Politics

Norodom Sihanouk was Cambodia's first Prime Minister in 1945. Sihanouk enjoyed many roles over the years including Prince, King, as well as Prime Minister. He was ousted in a bloodless coup in 1970 by Lon Nol. In 1975, the Khmer Rouge, Communist Party of Kampuchea, took control. In 1979, the Khmer Rouge fled to the northwest of Cambodia waging an ongoing war for almost 20 years. In 1993, the first democratic elections were held finally paving the way for a transition to democracy.

Britain and Sihanouk's Cambodia by Nicholas Tarling

Diplomatic relations between Cambodia and Britain at the height of the Cold War provide unique insights into the overall foreign policies of both nations. King Norodom Sihanouk's strategy of preserving the independence and integrity of Cambodia through a policy of neutrality grew ever more challenging as the Cold War heated up in Indochina and conflict in Vietnam became a proxy war between the superpowers.

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Aid Dependence in Cambodia by Sophal Ear

International intervention liberated Cambodia from pariah state status in the early 1990s and laid the foundations for more peaceful, representative rule. Yet the country's social indicators and the integrity of its political institutions declined rapidly within a few short years, while inequality grew dramatically. Conducting an unflinching investigation into these developments, Sophal Ear reveals the pernicious effects of aid dependence and its perversion of Cambodian democracy.

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The Playground by Terrence M. McCoy

Selected by the Washington Post as one of 2012's best works of non-fiction. "Showcasing the work of an unknown author of exceptional ability. ... an ire-inspiring account."
We've heard of China's buying sprees. That it's plowed billions of dollars into some of the poorest nations in the world. But the story we don't know is what this money means for the people there.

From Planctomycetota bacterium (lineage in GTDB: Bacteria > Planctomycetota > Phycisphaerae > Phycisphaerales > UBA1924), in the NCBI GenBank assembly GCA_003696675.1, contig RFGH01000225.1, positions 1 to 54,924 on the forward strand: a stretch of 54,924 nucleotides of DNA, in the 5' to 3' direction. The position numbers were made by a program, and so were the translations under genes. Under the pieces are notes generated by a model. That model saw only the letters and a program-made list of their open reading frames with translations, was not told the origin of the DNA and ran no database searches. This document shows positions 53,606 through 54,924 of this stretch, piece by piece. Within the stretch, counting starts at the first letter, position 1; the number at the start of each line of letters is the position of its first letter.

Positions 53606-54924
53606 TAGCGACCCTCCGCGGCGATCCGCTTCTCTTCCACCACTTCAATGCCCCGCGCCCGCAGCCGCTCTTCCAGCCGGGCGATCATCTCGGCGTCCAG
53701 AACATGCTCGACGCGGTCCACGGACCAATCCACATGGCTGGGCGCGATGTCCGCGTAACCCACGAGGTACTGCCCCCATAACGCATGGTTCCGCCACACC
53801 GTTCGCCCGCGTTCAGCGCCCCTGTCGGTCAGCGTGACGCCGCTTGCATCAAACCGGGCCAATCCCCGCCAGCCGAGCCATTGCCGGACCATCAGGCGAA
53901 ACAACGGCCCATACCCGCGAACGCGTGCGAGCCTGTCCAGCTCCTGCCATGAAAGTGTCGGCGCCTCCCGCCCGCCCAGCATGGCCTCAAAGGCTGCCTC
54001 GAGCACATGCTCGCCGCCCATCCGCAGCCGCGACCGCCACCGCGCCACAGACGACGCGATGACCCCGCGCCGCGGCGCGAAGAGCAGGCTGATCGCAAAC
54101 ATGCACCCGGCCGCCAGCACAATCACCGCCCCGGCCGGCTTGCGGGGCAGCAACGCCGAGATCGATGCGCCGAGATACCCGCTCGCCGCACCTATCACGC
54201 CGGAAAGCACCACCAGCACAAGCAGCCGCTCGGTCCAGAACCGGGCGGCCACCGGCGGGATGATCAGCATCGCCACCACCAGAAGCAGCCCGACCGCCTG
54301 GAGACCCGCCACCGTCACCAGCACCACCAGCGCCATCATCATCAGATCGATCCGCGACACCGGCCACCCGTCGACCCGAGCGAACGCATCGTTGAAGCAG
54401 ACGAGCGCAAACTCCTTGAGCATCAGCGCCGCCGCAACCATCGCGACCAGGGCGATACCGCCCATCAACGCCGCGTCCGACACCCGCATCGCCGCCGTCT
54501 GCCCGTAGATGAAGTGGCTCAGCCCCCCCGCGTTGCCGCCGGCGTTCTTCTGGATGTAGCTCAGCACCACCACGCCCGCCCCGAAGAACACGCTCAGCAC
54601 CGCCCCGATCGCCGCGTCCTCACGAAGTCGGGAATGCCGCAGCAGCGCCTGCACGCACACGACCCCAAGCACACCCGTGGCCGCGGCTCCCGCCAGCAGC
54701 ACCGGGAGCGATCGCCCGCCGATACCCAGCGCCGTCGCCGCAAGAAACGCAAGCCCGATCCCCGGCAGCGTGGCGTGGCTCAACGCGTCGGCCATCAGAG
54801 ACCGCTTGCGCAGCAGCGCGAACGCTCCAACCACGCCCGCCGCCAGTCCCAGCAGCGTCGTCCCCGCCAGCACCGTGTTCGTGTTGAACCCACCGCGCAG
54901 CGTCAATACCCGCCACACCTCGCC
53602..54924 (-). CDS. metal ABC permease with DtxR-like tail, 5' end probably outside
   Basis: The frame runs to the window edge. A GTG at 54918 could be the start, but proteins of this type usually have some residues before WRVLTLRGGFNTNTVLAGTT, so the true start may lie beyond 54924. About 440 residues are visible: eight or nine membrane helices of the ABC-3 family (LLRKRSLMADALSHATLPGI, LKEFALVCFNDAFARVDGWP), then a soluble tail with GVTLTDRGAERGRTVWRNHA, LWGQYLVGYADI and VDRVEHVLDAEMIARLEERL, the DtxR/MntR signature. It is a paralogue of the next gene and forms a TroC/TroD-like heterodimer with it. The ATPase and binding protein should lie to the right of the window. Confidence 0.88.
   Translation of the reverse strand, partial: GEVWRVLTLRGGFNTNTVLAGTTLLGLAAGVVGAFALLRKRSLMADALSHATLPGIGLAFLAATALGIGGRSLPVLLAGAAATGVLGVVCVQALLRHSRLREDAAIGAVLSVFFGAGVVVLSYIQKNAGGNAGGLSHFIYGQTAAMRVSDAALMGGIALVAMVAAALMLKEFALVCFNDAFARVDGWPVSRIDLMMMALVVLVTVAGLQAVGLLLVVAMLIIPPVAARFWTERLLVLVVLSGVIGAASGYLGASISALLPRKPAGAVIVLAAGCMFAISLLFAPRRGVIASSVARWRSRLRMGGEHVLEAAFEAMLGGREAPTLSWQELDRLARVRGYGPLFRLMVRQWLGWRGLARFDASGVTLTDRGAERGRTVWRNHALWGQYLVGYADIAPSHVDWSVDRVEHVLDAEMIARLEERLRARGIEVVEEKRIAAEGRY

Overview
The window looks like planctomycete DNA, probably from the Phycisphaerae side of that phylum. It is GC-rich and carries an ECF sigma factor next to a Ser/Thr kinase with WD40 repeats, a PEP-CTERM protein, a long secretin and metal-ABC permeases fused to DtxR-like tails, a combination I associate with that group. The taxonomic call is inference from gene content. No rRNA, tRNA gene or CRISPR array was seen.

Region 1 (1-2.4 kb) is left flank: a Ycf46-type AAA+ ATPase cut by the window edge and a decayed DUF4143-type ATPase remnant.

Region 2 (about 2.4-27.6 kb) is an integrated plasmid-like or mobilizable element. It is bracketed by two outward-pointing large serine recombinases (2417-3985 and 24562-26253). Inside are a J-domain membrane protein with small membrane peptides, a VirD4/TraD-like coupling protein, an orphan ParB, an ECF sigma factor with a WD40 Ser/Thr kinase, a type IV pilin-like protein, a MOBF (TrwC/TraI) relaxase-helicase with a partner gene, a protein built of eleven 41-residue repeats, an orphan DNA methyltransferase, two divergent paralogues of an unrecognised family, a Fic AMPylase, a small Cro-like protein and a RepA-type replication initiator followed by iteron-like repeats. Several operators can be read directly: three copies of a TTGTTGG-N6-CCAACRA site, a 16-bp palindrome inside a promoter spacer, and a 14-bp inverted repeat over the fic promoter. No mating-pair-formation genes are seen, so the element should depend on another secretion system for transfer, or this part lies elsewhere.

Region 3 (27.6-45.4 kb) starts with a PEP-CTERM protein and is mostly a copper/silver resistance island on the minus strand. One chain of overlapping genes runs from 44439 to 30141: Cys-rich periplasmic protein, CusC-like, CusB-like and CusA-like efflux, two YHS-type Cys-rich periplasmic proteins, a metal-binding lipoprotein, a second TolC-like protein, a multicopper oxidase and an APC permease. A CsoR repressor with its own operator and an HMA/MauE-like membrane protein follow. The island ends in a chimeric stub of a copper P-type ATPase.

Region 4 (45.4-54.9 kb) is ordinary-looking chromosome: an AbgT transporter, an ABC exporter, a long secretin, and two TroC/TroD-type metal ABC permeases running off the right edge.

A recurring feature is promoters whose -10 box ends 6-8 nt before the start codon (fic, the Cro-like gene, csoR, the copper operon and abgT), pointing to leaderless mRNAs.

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Cambodia's Neoliberal Order by Simon Springer

Neoliberal economics have emerged in the post-Cold War era as the predominant ideological tenet applied to the development of countries in the global south. For much of the global south, however, the promise that markets will bring increased standards of living and emancipation from tyranny has been an empty one. Instead, neoliberalisation has increased the gap between rich and poor and unleashed a firestorm of social ills.

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Dancing in Shadows by Benny Widyono

This fascinating book recounts the remarkable tale of a career U.N. official caught in the turmoil of international and domestic politics swirling around Cambodia after the fall of the Khmer Rouge. First as a member of the U.N. transitional authority and then as a personal envoy to the U.N. secretary-general, Benny Widyono re-creates the fierce battles for power centering on King Norodom Sihanouk, the Khmer Rouge, and Prime Minister Hun Sen.

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